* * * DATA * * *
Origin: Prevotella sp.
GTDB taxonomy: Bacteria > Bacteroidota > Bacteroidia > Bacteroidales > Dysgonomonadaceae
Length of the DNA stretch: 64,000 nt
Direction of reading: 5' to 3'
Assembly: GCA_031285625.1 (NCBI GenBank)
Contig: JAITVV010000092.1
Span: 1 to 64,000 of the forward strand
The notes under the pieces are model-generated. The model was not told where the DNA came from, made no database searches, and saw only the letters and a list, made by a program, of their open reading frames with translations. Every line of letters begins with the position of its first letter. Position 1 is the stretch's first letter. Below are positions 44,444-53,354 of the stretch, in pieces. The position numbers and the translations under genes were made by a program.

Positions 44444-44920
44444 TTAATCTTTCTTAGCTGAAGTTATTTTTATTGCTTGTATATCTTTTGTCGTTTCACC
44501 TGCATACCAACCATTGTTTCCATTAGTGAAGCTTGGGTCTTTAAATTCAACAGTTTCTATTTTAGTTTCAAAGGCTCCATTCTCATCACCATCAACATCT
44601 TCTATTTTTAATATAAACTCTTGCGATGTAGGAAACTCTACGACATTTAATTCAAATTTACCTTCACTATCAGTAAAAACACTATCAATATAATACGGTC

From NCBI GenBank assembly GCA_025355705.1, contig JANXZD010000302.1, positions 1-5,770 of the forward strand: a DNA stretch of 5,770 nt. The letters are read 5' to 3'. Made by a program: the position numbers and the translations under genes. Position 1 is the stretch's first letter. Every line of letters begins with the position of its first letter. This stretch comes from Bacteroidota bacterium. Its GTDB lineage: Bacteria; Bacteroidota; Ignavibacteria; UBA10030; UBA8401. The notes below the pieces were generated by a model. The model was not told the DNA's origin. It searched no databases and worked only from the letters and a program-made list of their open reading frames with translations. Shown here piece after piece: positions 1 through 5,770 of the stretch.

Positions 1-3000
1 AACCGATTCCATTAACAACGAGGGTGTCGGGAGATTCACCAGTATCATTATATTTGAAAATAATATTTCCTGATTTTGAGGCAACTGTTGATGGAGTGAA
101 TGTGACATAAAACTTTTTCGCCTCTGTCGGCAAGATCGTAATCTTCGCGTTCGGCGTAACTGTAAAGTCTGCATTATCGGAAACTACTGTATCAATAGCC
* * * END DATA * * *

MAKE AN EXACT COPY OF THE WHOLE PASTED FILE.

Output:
Origin: Prevotella sp.
GTDB taxonomy: Bacteria > Bacteroidota > Bacteroidia > Bacteroidales > Dysgonomonadaceae
Length of the DNA stretch: 64,000 nt
Direction of reading: 5' to 3'
Assembly: GCA_031285625.1 (NCBI GenBank)
Contig: JAITVV010000092.1
Span: 1 to 64,000 of the forward strand
The notes under the pieces are model-generated. The model was not told where the DNA came from, made no database searches, and saw only the letters and a list, made by a program, of their open reading frames with translations. Every line of letters begins with the position of its first letter. Position 1 is the stretch's first letter. Below are positions 44,444-53,354 of the stretch, in pieces. The position numbers and the translations under genes were made by a program.

Positions 44444-44920
44444 TTAATCTTTCTTAGCTGAAGTTATTTTTATTGCTTGTATATCTTTTGTCGTTTCACC
44501 TGCATACCAACCATTGTTTCCATTAGTGAAGCTTGGGTCTTTAAATTCAACAGTTTCTATTTTAGTTTCAAAGGCTCCATTCTCATCACCATCAACATCT
44601 TCTATTTTTAATATAAACTCTTGCGATGTAGGAAACTCTACGACATTTAATTCAAATTTACCTTCACTATCAGTAAAAACACTATCAATATAATACGGTC

From NCBI GenBank assembly GCA_025355705.1, contig JANXZD010000302.1, positions 1-5,770 of the forward strand: a DNA stretch of 5,770 nt. The letters are read 5' to 3'. Made by a program: the position numbers and the translations under genes. Position 1 is the stretch's first letter. Every line of letters begins with the position of its first letter. This stretch comes from Bacteroidota bacterium. Its GTDB lineage: Bacteria; Bacteroidota; Ignavibacteria; UBA10030; UBA8401. The notes below the pieces were generated by a model. The model was not told the DNA's origin. It searched no databases and worked only from the letters and a program-made list of their open reading frames with translations. Shown here piece after piece: positions 1 through 5,770 of the stretch.

Positions 1-3000
1 AACCGATTCCATTAACAACGAGGGTGTCGGGAGATTCACCAGTATCATTATATTTGAAAATAATATTTCCTGATTTTGAGGCAACTGTTGATGGAGTGAA
101 TGTGACATAAAACTTTTTCGCCTCTGTCGGCAAGATCGTAATCTTCGCGTTCGGCGTAACTGTAAAGTCTGCATTATCGGAAACTACTGTATCAATAGCC